Ford Motor Company v. DeesAnnotate this Case
223 So. 2d 638 (1969)
FORD MOTOR COMPANY v. Reeford DEES. FORD MOTOR COMPANY v. Floyd ADAMS.
Nos. 45313, 45314.
Supreme Court of Mississippi.
May 26, 1969.
Rehearing Denied July 3, 1969.
*639 Hassell H. Whitworth, Watkins & Eager, Jackson, for appellant.
Sullivan, Dunbar & Smith, David R. Hunt, Clarksdale, for appellees.
On June 23, 1966, Appellee Reeford Dees purchased a new Ford pickup truck from the Ford dealer in Rosedale, Mississippi. On August 7, 1966, on a clear, dry day, about six o'clock in the afternoon, the truck was being driven in a southerly direction on a level blacktop road by Appellee Floyd Adams, with Jimmy O'Brian sitting next to the driver, and Reeford Dees, the owner, sitting on the right side.
These three eyewitnesses testified that as the truck approached a gradual curve to the left at a speed of about 50 to 60 miles per hour suddenly and without warning the steering wheel turned loosely in the hands of the driver and would not turn the front wheels. The truck veered off the right side of the road, hit a slight embankment, traveled 100 feet or so along a roadside ditch, then swerved across the road to the left side, ran across a shallow drainage ditch, and ended up in a field. The cab separated from the chassis and came to rest about 40 or 50 feet away with Adams, O'Brian and Dees still in the cab.
The driver, Floyd Adams, and the owner, Reeford Dees, were injured and sued the Ford Motor Company, the manufacturer of the pickup truck, in the Circuit Court of Coahoma County. The two cases were consolidated for trial, and after a full trial, the jury returned a verdict for $5,000 in favor of the owner, Reeford Dees, and a verdict for $9,800 in favor of the driver, Floyd Adams.
This is a strict products liability case. The appellees, Floyd Adams and Reeford Dees, each charged in his amended declaration:"The aforesaid driver lost control of the vehicle because of the fact that even though the steering wheel would turn, it was free and would not steer or move the front wheels. As a result of the driver not being able to steer or control the vehicle, it ran into the right hand side of the road and into a ditch embankment and swerved to the other side of the road, whereupon the cab, grill, front fenders and hood broke loose from the chassis and running gear and travelled approximately fifty feet through the air landing on the back of the cab. *640 "The loss of control of the vehicle and the separation of the cab, grill, front fenders and hood from the chassis was solely and exclusively due to the negligent construction of the vehicle by the Defendant in that the mounting and retaining bolts and devices were improperly and negligently installed at the time of assembly rendering the vehicle as sold to the Plaintiff inherently hazardous and unsafe for the purposes for which it was purchased and such negligence was solely and proximately the cause of the injuries and damages sustained by the Plaintiff."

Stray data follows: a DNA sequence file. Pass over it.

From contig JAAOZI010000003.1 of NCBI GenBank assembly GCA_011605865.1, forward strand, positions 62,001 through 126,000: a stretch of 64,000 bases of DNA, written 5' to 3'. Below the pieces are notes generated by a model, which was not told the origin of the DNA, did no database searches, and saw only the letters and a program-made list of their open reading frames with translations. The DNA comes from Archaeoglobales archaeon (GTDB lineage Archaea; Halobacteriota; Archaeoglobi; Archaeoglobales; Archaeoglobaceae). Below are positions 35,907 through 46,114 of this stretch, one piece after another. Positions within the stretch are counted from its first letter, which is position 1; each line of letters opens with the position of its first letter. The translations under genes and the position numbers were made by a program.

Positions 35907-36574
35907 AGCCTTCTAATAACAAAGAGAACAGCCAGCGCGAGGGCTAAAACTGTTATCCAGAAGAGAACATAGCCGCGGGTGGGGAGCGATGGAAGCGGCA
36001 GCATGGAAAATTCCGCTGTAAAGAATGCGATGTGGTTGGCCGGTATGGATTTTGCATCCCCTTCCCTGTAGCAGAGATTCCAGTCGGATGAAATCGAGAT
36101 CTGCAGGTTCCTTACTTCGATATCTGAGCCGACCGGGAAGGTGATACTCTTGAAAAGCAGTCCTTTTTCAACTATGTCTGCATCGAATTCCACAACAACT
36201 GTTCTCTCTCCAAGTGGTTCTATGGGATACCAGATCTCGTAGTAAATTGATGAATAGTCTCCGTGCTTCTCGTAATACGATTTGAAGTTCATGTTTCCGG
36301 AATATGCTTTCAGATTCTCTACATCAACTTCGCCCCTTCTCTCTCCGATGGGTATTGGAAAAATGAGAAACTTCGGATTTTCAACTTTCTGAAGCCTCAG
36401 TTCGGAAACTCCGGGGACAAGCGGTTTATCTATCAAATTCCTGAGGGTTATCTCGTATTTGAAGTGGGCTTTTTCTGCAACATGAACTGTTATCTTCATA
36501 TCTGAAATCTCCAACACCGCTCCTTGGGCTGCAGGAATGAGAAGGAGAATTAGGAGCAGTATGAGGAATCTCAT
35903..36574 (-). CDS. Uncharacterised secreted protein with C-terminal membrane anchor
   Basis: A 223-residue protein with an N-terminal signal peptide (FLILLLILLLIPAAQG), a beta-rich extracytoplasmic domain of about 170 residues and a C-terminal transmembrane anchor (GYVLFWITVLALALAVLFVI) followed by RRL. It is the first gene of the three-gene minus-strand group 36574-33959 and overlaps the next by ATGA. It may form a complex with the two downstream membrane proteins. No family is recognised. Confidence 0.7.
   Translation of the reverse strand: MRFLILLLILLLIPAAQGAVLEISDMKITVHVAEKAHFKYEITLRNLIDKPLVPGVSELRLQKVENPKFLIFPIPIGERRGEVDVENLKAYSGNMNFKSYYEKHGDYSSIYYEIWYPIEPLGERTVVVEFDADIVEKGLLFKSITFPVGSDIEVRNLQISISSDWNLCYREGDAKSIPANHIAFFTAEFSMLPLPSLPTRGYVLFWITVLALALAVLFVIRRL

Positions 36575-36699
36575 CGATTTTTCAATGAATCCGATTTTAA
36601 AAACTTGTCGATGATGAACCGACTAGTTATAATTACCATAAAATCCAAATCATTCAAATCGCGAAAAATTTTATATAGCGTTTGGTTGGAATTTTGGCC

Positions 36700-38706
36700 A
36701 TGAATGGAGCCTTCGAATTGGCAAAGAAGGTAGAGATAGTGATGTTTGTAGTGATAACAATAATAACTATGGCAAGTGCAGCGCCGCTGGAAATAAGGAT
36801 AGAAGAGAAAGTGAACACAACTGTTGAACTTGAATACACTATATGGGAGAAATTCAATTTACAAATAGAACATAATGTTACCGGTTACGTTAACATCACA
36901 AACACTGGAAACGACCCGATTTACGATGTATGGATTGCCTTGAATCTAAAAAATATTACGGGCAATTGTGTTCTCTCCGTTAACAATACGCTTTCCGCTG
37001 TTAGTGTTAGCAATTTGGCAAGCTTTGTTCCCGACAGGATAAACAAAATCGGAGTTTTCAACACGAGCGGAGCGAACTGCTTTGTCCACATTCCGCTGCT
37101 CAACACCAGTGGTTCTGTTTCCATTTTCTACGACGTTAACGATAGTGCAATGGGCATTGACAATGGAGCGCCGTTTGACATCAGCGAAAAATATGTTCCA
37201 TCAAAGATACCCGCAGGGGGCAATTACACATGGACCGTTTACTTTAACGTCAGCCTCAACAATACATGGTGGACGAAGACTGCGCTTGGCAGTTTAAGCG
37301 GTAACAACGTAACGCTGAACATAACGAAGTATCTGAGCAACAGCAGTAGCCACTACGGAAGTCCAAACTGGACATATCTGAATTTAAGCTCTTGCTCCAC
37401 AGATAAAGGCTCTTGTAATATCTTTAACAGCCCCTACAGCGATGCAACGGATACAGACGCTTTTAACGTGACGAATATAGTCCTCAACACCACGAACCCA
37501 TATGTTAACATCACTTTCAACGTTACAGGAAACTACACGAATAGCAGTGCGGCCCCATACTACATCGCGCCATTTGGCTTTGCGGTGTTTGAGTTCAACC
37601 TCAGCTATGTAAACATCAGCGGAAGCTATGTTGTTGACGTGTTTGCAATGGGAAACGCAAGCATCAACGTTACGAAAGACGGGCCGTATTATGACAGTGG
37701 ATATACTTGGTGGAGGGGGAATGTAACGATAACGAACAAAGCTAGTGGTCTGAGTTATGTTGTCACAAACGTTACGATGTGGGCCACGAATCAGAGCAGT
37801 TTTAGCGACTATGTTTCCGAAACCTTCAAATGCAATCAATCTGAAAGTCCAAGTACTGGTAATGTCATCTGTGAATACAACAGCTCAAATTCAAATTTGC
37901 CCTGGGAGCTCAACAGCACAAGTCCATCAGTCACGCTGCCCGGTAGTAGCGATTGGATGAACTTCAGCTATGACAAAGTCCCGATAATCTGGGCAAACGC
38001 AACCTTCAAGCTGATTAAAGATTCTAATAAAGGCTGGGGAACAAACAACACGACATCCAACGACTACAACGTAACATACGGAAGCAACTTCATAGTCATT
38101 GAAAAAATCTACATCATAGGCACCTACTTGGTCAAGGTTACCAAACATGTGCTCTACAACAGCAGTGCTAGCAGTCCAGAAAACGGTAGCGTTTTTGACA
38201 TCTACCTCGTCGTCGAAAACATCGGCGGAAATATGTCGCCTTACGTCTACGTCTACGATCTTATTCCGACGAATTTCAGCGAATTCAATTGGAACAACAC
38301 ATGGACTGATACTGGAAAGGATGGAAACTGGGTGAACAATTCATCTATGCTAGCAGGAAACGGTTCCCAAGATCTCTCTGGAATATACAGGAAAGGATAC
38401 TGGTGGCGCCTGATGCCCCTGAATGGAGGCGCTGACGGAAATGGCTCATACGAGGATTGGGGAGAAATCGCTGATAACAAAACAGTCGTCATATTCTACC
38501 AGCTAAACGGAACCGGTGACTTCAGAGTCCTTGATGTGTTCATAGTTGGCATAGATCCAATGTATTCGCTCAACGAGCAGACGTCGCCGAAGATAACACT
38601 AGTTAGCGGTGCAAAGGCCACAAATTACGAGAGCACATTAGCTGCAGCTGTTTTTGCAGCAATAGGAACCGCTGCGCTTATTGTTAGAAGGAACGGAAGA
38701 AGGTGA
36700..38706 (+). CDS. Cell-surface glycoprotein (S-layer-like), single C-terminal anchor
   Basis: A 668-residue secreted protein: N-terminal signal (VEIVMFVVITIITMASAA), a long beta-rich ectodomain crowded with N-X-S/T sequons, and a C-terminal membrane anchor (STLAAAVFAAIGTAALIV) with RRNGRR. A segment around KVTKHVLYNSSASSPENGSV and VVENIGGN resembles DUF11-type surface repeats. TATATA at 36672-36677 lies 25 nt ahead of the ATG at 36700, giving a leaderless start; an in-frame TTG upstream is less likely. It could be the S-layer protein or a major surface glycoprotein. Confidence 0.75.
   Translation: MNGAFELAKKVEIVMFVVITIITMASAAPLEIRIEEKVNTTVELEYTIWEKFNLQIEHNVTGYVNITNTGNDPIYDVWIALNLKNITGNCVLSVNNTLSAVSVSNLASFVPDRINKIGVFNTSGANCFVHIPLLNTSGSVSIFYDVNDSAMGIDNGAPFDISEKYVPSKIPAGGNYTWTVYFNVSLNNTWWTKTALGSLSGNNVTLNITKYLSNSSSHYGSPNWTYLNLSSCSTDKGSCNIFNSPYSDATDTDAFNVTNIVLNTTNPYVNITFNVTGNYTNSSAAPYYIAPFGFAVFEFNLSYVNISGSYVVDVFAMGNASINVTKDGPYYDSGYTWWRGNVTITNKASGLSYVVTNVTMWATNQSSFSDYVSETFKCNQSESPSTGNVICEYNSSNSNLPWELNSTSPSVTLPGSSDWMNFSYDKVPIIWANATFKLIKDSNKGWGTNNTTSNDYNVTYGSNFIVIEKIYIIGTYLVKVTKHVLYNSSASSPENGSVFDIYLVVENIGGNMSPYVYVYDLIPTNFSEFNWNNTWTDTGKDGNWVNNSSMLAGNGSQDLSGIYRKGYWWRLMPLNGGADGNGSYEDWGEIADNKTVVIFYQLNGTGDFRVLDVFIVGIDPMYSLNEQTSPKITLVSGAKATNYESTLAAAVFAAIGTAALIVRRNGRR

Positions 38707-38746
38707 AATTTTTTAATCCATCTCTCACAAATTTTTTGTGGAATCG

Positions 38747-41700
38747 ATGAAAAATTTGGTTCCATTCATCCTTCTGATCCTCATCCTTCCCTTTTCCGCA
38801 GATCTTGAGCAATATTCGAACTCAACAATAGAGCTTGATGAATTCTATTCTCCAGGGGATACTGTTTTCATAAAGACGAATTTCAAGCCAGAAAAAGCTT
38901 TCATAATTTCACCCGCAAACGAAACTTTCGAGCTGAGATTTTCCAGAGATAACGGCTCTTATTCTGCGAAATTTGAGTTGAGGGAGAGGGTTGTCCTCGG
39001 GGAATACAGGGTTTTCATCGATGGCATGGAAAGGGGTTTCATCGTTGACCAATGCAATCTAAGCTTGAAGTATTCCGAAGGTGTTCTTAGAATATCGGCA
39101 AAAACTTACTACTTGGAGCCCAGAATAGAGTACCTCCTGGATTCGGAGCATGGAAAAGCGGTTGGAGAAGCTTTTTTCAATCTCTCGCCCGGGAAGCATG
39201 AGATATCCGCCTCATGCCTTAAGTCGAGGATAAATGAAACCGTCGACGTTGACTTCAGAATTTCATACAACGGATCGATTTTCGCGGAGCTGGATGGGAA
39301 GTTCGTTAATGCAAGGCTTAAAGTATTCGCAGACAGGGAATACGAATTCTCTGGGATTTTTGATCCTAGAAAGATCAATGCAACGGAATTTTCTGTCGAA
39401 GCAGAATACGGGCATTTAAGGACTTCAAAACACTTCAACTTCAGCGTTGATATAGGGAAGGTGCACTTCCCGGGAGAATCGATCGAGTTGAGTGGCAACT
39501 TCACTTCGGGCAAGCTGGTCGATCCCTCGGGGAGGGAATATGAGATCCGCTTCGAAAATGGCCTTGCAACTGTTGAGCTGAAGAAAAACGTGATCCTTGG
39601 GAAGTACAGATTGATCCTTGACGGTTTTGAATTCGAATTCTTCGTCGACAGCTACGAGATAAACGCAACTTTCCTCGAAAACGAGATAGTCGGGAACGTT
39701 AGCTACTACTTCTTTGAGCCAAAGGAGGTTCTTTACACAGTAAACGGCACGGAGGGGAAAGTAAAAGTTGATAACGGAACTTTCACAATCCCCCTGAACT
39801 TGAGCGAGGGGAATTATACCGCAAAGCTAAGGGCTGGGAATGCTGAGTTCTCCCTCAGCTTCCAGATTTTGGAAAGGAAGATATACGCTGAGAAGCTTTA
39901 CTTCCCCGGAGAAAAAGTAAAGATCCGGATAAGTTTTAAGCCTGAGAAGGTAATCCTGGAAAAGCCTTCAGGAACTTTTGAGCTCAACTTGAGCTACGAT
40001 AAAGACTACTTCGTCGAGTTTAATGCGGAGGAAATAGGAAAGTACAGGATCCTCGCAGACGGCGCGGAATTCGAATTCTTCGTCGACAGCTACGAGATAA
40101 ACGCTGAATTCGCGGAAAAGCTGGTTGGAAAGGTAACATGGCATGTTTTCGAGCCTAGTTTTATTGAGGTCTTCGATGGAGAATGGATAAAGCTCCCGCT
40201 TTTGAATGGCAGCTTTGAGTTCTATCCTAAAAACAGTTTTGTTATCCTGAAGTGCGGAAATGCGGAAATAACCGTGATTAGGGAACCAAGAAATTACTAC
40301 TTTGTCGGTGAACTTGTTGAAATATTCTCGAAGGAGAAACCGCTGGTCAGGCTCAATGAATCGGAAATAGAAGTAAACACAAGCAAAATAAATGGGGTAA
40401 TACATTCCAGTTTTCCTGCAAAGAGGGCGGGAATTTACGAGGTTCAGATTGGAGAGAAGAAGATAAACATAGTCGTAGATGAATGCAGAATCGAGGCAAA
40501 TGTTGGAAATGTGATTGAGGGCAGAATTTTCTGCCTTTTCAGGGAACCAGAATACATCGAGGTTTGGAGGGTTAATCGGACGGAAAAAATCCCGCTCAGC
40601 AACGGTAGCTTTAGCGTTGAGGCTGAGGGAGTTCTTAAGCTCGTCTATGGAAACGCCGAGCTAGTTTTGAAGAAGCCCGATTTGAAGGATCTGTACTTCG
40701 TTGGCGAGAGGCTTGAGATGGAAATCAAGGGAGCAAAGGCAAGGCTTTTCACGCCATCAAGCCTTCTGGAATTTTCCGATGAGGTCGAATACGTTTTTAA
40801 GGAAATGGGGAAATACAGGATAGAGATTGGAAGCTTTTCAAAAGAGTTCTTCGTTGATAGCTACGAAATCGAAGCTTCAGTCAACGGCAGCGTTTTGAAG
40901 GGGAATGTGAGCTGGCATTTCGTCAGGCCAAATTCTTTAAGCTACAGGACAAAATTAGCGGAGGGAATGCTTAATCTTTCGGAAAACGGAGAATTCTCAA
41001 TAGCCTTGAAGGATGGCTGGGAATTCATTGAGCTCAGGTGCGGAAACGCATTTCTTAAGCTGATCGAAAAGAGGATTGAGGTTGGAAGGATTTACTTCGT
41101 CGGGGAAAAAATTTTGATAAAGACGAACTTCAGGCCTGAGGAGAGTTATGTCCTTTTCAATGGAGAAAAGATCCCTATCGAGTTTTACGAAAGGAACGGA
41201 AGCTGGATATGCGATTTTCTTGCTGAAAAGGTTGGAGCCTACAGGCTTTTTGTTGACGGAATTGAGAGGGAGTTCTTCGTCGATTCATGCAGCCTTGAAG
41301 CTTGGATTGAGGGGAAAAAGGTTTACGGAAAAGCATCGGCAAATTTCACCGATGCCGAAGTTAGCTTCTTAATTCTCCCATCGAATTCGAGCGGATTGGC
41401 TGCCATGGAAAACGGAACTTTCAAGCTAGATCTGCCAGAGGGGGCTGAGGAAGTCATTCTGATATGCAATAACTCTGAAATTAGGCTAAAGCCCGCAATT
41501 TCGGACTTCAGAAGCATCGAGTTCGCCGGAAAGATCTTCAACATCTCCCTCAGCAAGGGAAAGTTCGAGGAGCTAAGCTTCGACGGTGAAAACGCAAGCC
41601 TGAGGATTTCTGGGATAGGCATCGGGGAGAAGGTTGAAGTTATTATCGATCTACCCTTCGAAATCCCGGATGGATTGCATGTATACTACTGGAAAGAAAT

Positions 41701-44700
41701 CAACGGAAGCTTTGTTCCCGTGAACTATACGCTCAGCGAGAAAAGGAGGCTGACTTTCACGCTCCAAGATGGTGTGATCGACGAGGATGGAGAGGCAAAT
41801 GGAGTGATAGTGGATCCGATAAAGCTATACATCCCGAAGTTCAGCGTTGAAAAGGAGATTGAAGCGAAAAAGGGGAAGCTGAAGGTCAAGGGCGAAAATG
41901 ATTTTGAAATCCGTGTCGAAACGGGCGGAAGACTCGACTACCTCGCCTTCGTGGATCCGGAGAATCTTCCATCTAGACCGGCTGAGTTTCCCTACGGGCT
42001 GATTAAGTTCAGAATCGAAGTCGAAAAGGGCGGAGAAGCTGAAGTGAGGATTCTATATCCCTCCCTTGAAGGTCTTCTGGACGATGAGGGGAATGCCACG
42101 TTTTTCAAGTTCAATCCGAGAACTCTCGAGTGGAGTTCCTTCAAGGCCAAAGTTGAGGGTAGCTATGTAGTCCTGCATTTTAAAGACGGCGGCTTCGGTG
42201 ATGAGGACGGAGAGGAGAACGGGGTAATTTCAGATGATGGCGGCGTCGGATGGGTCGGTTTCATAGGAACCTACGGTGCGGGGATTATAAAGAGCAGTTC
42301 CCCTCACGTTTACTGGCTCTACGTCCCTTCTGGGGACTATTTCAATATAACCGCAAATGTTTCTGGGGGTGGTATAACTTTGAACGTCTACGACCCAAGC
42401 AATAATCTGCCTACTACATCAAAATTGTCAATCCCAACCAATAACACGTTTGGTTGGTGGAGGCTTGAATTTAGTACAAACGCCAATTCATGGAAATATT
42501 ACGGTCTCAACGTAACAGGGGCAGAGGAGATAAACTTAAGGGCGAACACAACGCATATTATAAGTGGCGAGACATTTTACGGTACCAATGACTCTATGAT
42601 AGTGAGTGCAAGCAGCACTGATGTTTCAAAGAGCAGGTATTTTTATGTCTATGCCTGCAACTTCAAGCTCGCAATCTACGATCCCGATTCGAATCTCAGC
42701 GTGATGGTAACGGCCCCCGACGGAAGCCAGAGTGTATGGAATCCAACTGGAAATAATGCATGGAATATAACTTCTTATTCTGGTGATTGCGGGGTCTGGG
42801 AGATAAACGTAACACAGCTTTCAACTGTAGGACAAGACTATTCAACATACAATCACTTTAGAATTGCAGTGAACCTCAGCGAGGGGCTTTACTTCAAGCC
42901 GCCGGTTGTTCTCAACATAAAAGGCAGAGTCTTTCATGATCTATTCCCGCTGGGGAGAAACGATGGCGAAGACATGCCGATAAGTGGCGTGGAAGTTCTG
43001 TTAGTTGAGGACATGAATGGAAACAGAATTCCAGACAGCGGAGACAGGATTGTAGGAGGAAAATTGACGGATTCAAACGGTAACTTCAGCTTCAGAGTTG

The truck at the time of the accident was about six weeks old and had been driven about 5,000 miles. The testimony was that the truck had not been involved in an accident of any kind and no repairs had been made to it. It was in the same condition that it was in when delivered by the manufacturer to the dealer and in turn delivered by the dealer to the purchaser.
The cab of a Ford pickup truck is secured to the chassis by the use of six mounting assemblies, three of which are on the left side of the vehicle and three on the right side. Each mounting assembly contains five component parts: (1) a steel bolt threaded at one end, (2) a top steel flange or washer, (3) a top rubber grommet, (4) a bottom rubber grommet, and (5) a bottom steel flange or washer to which is welded a threaded neck which serves as a nut. The frame or chassis of the pickup truck contains six holes, three on each side, which are utilized in bolting the cab to the body.
The Ford Motor Company assembles these vehicles. The steel bolt is inserted through the top metal flange, the top rubber grommet, the side of the cab, then through the hole in the frame of the truck, the bottom rubber grommet, and lastly, the bolt is screwed into the threaded neck of the bottom metal flange.
The eight errors assigned can be summarized in three contentions: